Sawyer, D.D., John Talbott


Feb. 4, 1843-July 12, 1932
There passed away a few months ago one of the best beloved ministers of the Louisiana Conference. It was our brother, John T. Sawyer, who slipped away very quietly and peacefully on the evening of July 12, 1932, and thus, after several years of very poor health, his long and useful labors as a servant of God came to a close.
He was not a native of Louisiana, but was horn at Ann Arbor, Michigan, February 4, 1848, and came South with lila parents at a very early age. After graduating with honors from the public schools of New Orleans, he became principal of the old Magnolia School of that city, and subsequently graduated from the Law School of the University of Louisiana. being chosen valedictorian of his class. This was in 1871. Two years later the young lawyer felt the call to the ministry, gave up a promising career in the practice of law, and applied for, and was received on admission on trial in the Louisiana Conference. From that day on he dedicated his fine talents to the service of Christ and the Church, and we find that his ministry of nearly forty years covered the entire State of Louisiana. It is safe to say that thousand~ of men and women were blessed by the labors and messages of this consecrated man. At the Conference of 1910 he took the superannuate relation.
John T. Sawyer possessed a striking and attractive personality. His appearance and physique suggested vigor and power, and his manners were cordial and gracious. He was a very Industrious minister. Indeed, his entire ministry was characterized by untiring energy and the most assiduous attention to the business of the kingdom of God. His work was constructive, and probably no one among us built more churches, raised more money, or touched more lives for the better than the subject of this sketch. He leaves behind him a very fine record of good deeds and great enterprises well done. He had marked ability as a public speaker, considerable gifts as a writer, and unusual talents in facing and handling difficult financial problems.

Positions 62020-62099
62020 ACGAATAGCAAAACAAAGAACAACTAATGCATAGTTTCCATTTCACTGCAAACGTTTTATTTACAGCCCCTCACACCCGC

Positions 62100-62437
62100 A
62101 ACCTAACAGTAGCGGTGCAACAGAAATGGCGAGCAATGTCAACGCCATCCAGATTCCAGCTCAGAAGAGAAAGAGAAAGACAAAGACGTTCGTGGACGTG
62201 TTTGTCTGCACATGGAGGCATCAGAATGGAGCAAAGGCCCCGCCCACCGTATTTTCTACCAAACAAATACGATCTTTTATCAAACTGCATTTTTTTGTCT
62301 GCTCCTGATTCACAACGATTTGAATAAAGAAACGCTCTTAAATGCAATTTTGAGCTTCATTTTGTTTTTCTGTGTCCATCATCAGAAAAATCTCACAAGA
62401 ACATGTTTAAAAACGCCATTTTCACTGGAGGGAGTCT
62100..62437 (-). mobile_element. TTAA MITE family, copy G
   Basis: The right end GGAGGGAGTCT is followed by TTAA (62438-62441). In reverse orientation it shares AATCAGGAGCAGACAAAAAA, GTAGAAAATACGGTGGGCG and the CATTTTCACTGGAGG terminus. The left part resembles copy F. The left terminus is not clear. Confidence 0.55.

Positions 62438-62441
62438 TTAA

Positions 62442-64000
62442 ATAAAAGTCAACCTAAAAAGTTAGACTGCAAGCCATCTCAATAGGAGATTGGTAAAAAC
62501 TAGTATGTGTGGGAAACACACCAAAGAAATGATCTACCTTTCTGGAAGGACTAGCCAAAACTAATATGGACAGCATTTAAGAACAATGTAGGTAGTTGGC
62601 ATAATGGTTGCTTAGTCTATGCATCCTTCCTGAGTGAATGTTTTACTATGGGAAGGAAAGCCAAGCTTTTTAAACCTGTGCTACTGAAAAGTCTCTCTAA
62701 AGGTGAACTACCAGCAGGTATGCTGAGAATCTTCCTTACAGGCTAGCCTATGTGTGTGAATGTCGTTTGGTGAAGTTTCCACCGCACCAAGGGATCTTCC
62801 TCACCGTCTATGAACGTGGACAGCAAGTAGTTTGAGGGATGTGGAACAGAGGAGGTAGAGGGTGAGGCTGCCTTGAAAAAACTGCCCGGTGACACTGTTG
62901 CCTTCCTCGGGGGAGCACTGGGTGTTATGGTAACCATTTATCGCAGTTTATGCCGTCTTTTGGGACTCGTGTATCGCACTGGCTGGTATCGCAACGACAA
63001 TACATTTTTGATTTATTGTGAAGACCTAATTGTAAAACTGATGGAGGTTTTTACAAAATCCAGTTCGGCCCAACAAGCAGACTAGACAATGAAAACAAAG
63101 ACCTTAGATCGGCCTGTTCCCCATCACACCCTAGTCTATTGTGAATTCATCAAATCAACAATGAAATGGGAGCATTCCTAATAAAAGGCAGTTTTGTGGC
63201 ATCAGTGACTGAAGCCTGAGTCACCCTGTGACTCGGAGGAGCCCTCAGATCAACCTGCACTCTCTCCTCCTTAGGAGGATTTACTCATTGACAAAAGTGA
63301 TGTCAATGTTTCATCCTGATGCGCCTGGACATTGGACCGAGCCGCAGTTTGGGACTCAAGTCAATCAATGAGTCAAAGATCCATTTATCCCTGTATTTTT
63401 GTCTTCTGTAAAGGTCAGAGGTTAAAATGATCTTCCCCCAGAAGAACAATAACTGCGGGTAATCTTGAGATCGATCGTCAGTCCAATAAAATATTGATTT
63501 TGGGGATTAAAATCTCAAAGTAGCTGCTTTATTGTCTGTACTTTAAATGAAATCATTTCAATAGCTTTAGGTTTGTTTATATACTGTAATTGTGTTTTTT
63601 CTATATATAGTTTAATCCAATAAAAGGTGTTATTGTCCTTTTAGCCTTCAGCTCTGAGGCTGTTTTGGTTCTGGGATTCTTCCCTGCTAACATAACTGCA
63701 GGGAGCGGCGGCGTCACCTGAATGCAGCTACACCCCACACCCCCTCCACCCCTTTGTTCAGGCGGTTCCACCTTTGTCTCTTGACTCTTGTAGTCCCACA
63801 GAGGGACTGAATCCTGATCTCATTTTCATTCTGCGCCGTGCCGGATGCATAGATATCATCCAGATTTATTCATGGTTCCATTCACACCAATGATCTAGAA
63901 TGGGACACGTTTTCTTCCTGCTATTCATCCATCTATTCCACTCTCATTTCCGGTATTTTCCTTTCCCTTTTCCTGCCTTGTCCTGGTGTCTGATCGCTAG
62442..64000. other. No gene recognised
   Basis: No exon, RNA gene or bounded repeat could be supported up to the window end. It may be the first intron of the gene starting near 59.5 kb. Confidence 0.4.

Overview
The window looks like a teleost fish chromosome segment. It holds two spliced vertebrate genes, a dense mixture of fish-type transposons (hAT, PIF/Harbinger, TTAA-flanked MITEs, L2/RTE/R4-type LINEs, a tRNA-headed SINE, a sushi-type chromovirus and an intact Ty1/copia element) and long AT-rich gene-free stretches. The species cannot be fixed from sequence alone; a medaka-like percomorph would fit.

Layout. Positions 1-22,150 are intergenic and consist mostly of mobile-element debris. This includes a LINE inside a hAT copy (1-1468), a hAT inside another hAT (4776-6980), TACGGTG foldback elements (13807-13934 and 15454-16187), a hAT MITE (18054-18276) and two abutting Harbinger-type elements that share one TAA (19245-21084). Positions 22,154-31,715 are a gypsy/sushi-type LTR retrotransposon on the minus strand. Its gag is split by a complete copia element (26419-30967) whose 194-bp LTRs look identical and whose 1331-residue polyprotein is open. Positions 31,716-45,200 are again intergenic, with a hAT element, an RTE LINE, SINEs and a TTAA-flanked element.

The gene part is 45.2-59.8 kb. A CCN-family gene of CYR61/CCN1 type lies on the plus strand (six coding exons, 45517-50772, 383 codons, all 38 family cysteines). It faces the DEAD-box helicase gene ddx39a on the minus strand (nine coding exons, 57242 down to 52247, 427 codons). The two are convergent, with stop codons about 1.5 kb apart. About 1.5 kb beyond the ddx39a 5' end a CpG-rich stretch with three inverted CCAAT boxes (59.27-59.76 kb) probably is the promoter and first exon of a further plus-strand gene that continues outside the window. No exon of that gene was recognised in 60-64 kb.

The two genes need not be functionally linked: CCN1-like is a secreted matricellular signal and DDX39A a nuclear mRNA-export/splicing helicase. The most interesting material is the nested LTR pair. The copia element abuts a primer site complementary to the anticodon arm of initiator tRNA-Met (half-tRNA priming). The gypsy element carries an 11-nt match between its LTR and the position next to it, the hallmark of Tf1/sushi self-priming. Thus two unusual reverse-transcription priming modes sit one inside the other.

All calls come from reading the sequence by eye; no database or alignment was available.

Doctor Sawyer was a faithful preacher of the gospel. He preached the law and the prophets with great intensity of soul, but did not fail to emphasize as well the blessed doctrines of the love and goodness of God. In the pulpit his manner was winsome, and his sermons always gracefully delivered.
This appreciation of Doctor Sawyer would be very incomplete without remembering that his life and labors were most happily blessed by the help, grace, and companionship of his wife. In 1877 he was united in marriage with Miss Elizabeth T. McKnight, and the union was blessed with three children, two of whom survive him—Mrs. Joseph Donaldson of New Orleans and Mr. John T. Sawyer of Milwaukee, Wisconsin. The closing years of his life were passed in the borne of his daughter, who gave him the most devoted care and attention.
Our good friend has gone, a kindly, big-hearted brother, a splendid workman in the kingdom of God; he slipped away very quietly and peacefully as the shades of evening fell about him,

“No moaning of the bar; musical drifting
Of time’s waves, turning t~ the ‘ternal sea,
Death’s soft wind, all thy gallant canvas lifting,
And Christ, thy Pilot, to the peace to be.”

Source: Annual of the Louisiana Conference of the Methodist Episcopal Church, South, Pages 82-83, 1932

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